Russian Foreign Minister Visits Cuba on the Heels of Surprise Havana-Seoul Ties Announcement

Russian Foreign Minister Lavrov arrived at Havana Airport on February 19, 2024. Screenshot of footage from Rossiyskaya Gazeta (Российская газета)

SEOUL – Russian Foreign Minister Sergey Lavrov met with Cuba’s President and Communist Party First Secretary, Miguel Díaz-Canel, in Havana Monday at the start of a Latin American tour that appears designed to shore up Moscow’s declining influence in the region.

Lavrov is scheduled to travel to Venezuela Tuesday and will be in Brazil Wednesday and Thursday for the G20 Foreign Ministers’ Meeting.

Although the regional tour is timed for the G20 meeting, it is also significant that the visit to Havana follows so quickly on the unexpected announcement on February 14 of the establishment last week of diplomatic relations between Cuba and South Korea.

Skipping intermediary steps such as consular relations, the two countries immediately established relations at the ambassadorial level and agreed to open resident embassies. 

Cuba becomes the 193rd diplomatic partner for South Korea, leaving Syria as the only UN member state without formal ties.

The announcement followed discussions between the two countries that were kept highly confidential. It is assumed, given Cuba’s status as a communist state and close ally of North Korea, that this was to preempt interference from Pyongyang.

The South Korean government had been pursuing diplomatic relations with Cuba since the 2000s. Back in 2016, then-Foreign Minister Yun Byung-se made the first official visit to Havana, but there was otherwise no progress. Discussions accelerated last year under the presidency of Yoon Suk-yeol. 

The Ministry of Foreign Affairs cited active cultural exchanges contributing to the spread of mutual goodwill between the two countries. It said ties now have laid the institutional groundwork for economic cooperation between the two countries and will allow Seoul to provide consular assistance to Koreans visiting Cuba.

In connection with this, the South Korean presidential office said on February 15 that the establishment of relations was the final chapter of Seoul’s diplomacy towards the socialist bloc.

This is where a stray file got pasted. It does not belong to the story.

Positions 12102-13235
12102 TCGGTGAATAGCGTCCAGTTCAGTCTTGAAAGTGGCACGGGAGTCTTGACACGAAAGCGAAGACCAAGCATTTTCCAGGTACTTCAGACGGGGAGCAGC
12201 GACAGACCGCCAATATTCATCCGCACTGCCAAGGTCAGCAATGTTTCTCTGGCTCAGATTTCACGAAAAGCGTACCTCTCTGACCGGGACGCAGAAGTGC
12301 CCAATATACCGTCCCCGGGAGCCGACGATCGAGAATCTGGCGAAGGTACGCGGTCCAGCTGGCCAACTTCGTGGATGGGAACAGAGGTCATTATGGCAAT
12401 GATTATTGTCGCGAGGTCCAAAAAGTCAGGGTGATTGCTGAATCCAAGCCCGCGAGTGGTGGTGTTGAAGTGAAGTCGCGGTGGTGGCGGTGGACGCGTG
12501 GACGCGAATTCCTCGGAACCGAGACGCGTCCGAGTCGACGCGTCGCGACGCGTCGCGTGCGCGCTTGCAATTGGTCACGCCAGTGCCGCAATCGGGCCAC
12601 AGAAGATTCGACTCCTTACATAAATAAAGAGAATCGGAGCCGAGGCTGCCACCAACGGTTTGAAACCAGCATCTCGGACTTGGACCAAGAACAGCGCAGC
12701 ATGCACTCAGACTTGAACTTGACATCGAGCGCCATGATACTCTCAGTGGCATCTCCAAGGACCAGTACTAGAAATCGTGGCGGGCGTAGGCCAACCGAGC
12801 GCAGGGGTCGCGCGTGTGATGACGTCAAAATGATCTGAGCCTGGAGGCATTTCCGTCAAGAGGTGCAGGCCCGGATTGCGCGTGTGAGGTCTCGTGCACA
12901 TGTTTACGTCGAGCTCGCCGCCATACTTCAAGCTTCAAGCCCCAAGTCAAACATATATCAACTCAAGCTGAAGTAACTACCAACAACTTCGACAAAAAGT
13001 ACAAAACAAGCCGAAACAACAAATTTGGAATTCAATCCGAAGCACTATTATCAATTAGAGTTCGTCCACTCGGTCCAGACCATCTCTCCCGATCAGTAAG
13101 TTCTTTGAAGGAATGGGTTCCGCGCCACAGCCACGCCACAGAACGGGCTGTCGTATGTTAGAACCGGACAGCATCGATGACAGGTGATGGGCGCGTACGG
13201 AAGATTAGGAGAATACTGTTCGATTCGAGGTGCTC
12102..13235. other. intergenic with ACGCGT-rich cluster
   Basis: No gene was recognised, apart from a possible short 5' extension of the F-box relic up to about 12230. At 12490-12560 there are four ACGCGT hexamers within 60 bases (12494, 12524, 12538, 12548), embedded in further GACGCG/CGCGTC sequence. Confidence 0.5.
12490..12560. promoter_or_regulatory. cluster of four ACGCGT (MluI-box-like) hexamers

A senior official from the presidential office told reporters, “This establishment of diplomatic relations ultimately shows clearly in the flow of history what the trend is and who it belongs to.”

North Korea, meanwhile, appears to be keeping news of the development under wraps. 

“There is concern that if citizens become aware of this, their disappointment with the leader and their fantasy about South Korea will grow,” one source inside North Korea told us.

“North Korean residents consider China and Cuba as the only socialist countries left,” said Kim Mo, a defector who arrived in South Korea in May 2022. “They think these countries are more akin to North Korea than any others.” 

“This perception somewhat relieved the agony of North Koreans living in a country that is isolated from the international community, which is why Cuba-South Korea will be a considerable shock,” he said, adding, “It is a significant political and diplomatic victory for South Korea against North Korea.”

North Korean sensitivity was apparent in its reaction. When the day after South Korea and Cuba announced ties, diplomats attended a birthday event for Kim Jong Un, the Cuban envoy was mentioned by his name only

As if to provide some tit-for-tat balance, Kim Yo Jong, Kim Jong Un’s sister, at the same time sent a signal to Japan, saying that there is a willingness on the part of Pyongyang for a summit.

It was in this context that Russia, seemingly aware of its declining influence in Latin American countries, swiftly announced Lavrov’s plan to visit the Latin American countries, choosing Cuba as his first destination.

Moscow expressed appreciation for Cuba’s support in the military sphere regarding the conflict in Ukraine. The communication quoted Russian Defense Minister Sergey Shoigu, who said, “Our Cuban friends have shown an understanding of our attitude towards our country, including why we started special military operations in Ukraine.”

Zane Han

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